The boys come next. Elladan was born in England in 1999. He is wiry, strong, and thinks he is a gymnast. The fact that all the furniture in our house is broken is a testamony to this. He is not crazy about school and Arwen is going to home school him this next year to see if she can motivate him better. He stays locked away in our yard too much of the time. The neighborhood boys just throw rocks at the foreigner whenever they see him out. He has a bad attitude about the people of Middle Earth even though it is the only home he knows and would not want to live anywhere else. He loves camping and I try and take him out to the villages when I can. Elrohir was born just two years ago and is a small tank in motion. He is a chunk of a kid with the sweetest attitude you could ever hope to see in a child. He loves to sit and play quietly with Woody and Buzz of Toy Story fame and play for hours. Probably due to the dual language issues he does not speak at all yet. The only thing he can say with any consistency is, "To infinity and beyond!" of course, quoting Buzz.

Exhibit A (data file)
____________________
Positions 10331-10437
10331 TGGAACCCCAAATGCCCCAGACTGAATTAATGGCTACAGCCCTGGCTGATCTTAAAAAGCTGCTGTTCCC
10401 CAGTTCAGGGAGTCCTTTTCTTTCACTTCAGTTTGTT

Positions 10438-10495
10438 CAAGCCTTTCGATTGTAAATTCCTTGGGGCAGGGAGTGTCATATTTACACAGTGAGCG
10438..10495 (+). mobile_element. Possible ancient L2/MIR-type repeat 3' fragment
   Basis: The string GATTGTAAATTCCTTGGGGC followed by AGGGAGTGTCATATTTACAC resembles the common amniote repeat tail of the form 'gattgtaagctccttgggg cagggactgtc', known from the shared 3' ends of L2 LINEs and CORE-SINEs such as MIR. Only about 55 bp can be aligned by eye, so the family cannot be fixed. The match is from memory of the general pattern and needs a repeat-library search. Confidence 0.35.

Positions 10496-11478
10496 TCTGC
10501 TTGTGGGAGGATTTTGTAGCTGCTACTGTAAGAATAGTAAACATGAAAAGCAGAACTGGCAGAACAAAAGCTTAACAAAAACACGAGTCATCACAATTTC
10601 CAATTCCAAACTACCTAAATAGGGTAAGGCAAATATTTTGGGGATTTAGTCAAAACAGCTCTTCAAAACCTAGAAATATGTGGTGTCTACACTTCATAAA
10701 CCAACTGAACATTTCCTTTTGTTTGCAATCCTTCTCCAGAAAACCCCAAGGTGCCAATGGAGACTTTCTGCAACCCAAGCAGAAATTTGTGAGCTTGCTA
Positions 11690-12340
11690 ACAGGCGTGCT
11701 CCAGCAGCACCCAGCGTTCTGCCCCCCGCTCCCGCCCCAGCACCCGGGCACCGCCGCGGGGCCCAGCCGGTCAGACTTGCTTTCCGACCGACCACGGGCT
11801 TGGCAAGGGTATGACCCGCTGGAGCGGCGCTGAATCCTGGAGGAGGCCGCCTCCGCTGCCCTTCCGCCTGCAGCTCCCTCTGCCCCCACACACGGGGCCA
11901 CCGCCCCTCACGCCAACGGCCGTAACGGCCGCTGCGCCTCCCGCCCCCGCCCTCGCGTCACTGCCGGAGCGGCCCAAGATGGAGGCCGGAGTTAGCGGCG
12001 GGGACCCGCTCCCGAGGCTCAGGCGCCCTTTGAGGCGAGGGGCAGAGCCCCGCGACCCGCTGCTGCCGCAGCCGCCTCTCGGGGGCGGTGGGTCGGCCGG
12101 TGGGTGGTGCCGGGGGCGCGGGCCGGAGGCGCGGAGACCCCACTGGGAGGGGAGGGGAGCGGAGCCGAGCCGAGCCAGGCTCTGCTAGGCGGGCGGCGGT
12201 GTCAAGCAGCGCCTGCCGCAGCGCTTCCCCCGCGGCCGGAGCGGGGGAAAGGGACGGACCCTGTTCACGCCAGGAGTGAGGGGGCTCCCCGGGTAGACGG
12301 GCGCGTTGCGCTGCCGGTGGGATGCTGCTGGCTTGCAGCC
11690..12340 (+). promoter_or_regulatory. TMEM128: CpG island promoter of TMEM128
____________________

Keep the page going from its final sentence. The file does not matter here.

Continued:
I guess the purpose of this post is obvious. There are great advantages to raising kids here and there are great challenges. The kids will never be the same as a result of what we have done to them by bringing them here. I think that our Father is going to take them and make them exceptional humans as a result of being here. They don't know their grandparents or extended families at all. They don't like the US and don't feel 'at home' there. The truth is they, like me, will never 'feel' at home anywhere. This might be the best lesson of all. We are taught theologically that this world is not our home. Most people around the world do not understand this. TCK's know it all too well. They understand that they do not belong anywhere in this world and for most of them it drives them to seek somewhere else. A Kingdom not made with hands and ruled by our mighty King. When we get there many of us may have to deal with culture shock. If you do, just look up a TCK, they will proudly welcome you home.